Arctic Return Expedition to re-enact trek of explorer John Rae

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Senior students and staff members at Tuugaalik High School will have a unique experience when they gather to send off the team re-enacting the historic 650-kilometre trek across Boothia Peninsula to Rae Strait made by Orcadian explorer John Rae in 1854.

Tuugaalik High School principal Aubrey Bolt stands with some of the supplies and expedition sleds that have been sent to the school in preparation for David Reid and his team's journey to recreate John Rae’s expedition in Naujaat on March 22, 2019. Photo courtesy Julia MacPherson
Tuugaalik High School principal Aubrey Bolt stands with some of the supplies and expedition sleds that have been sent to the school in preparation for David Reid and his team’s journey to recreate John Rae’s expedition in Naujaat on March 22, 2019. Photo courtesy Julia MacPherson

The Arctic Return Expedition will pay tribute to and raise awareness of Rae, one of the greatest explorers and surveyors to have ever lived.
The team is comprised of David Reid, Garry Tutte (filmmaker), Richard Smith and Frank Wolfe.
Rae’s success was due in large part to his willingness to learn from the Indigenous people and culture of the regions he explored.
And it was during his 1854 expedition that he and his companions discovered the missing link to the first navigable Northwest Passage and the most salient facts pertaining to the fate of the failed Franklin expedition.
Tuugaalik High School principal Aubrey Bolt said an awful lot of the success achieved on Rae’s trip in 1854 was because of the Inuit guides he had, who taught him how to build an iglu and
hunt food on the land.
He said those are exactly the same kind of skills Tuugaalik students are learning in the school’s land program.
“Rae eventually found out what had happened to the Franklin Expedition based on the oral history of the Inuit,” said Bolt.
“And, of course, a lot of the history and stories from olden times are still passed down from the elders to teenagers through that same oral history.
“We here at the school certainly see the value in that and, of course, Inuit certainly see the value in the stories that are passed down from generation to generation.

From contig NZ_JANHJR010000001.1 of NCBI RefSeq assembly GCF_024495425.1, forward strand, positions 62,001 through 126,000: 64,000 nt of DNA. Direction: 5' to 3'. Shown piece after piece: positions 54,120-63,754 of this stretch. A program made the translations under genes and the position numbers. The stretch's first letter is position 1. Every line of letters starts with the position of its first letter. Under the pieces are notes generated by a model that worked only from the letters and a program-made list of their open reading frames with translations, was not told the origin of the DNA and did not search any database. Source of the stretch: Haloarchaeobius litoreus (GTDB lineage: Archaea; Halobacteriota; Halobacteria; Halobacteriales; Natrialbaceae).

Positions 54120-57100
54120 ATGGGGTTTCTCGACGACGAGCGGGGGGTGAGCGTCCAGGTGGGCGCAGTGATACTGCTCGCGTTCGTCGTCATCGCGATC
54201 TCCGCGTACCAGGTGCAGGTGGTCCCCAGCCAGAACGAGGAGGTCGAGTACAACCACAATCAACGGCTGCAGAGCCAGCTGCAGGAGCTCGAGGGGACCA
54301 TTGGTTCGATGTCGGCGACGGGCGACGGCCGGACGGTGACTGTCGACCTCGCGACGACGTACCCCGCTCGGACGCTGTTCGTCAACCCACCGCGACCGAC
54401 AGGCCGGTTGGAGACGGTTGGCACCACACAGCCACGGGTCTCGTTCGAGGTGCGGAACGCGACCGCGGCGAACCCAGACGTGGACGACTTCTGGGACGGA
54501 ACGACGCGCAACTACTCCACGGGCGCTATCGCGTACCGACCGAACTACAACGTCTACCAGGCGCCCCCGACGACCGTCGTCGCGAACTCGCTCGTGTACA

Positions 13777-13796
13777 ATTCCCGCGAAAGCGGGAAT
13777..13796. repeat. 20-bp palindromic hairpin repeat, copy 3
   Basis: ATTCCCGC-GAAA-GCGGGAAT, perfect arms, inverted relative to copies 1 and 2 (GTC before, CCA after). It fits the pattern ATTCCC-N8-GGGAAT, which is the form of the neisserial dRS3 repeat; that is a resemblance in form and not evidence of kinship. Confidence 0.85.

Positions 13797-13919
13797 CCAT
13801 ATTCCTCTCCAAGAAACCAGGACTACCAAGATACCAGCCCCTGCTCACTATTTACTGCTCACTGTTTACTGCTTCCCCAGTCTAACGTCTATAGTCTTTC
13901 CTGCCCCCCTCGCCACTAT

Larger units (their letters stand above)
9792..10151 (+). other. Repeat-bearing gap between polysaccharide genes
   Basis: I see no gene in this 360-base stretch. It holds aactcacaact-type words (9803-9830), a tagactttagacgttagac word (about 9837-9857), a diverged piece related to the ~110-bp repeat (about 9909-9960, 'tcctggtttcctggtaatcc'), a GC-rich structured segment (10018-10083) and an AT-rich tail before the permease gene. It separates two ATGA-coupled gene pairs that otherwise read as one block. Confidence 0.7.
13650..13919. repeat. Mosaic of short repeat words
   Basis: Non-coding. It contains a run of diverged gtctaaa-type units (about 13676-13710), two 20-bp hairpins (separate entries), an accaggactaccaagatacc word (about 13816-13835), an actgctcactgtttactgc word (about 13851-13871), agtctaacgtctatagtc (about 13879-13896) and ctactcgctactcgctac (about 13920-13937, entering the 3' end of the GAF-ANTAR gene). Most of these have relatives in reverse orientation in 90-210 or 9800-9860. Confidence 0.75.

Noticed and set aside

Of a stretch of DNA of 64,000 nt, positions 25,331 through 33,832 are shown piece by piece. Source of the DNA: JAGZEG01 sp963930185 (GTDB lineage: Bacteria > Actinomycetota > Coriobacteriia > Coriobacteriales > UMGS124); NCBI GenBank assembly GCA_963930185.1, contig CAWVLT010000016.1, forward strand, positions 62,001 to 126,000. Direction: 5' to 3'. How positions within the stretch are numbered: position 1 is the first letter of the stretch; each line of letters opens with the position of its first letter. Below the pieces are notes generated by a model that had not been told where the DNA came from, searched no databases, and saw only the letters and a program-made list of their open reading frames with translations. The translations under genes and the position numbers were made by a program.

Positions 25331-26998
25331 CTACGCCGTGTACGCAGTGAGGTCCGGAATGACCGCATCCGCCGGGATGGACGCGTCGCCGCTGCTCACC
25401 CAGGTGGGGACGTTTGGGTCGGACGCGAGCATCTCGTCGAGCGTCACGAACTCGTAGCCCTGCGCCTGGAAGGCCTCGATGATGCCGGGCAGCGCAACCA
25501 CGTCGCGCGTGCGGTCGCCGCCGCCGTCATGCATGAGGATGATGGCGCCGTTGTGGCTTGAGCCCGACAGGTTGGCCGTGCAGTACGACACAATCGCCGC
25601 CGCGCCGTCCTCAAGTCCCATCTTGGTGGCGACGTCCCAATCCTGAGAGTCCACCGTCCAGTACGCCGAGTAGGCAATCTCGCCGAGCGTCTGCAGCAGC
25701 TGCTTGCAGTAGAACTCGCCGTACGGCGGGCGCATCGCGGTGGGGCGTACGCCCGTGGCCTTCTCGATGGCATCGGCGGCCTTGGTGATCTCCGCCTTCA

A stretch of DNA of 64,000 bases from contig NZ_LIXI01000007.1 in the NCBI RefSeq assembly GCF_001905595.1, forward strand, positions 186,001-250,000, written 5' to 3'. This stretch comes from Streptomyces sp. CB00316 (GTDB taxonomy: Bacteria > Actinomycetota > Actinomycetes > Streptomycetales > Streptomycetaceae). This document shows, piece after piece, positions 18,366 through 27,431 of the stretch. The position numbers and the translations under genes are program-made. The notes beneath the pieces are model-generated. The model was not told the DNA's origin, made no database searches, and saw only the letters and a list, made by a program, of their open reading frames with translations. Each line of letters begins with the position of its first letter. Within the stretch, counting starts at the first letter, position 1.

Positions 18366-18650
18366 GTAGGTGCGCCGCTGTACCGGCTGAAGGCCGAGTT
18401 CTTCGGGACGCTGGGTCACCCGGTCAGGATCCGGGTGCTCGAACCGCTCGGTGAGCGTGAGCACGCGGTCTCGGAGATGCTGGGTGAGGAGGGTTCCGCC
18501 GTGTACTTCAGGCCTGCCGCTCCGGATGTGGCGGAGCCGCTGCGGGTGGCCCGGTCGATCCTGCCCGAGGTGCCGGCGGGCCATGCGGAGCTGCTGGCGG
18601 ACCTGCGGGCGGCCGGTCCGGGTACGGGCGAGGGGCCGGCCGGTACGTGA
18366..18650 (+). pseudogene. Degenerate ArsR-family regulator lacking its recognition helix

“So, those two counts – the importance of land and survival skills and the value of Inuit oral history– are both important themes that we like our students to learn about and discover through what we do in school.”
Bolt said the majority of senior high students in grades 10 to 12 have been learning about Rae’s journey in their social studies class and how local guides were involved in his trip.
He said Rae built a stone house near the community; the remnants of which can still be found today about 20 km from Naujaat at North Pole River.
“Rae couldn’t keep the stone house warm, so local Inuit taught him how to build an iglu and, for the rest of the two winters he was here, he lived in an iglu rather than the stone house,” said Bolt.
“The four expedition members are coming to talk to our students on March 27 and then they’ll walk to the stone house where we’re going to meet them on the 29th.
“A group of our students and senior high staff are going to give them, sort of, a send-off from the same stone house that Rae left from.”
Bolt said the expedition’s visit is a big day for the school because it focuses on the history that happened in Naujaat almost 170 years ago.
He said the school’s shop/culture teacher, Laimmiki Malliki, will also be playing a role in
the expedition’s visit.
“Laimmiki will lead our group out to meet the expedition at the stone house and the team members are going to talk to him about some of the oral traditions and histories of the area,” said Bolt.
“Laimmiki has walked the route many times and the team members have all ready been in conversations with us to find out how long it is, how long it will take and things of that nature.
“Laimmiki is our resident expert and they’re getting information from the best when they’re talking with him.”

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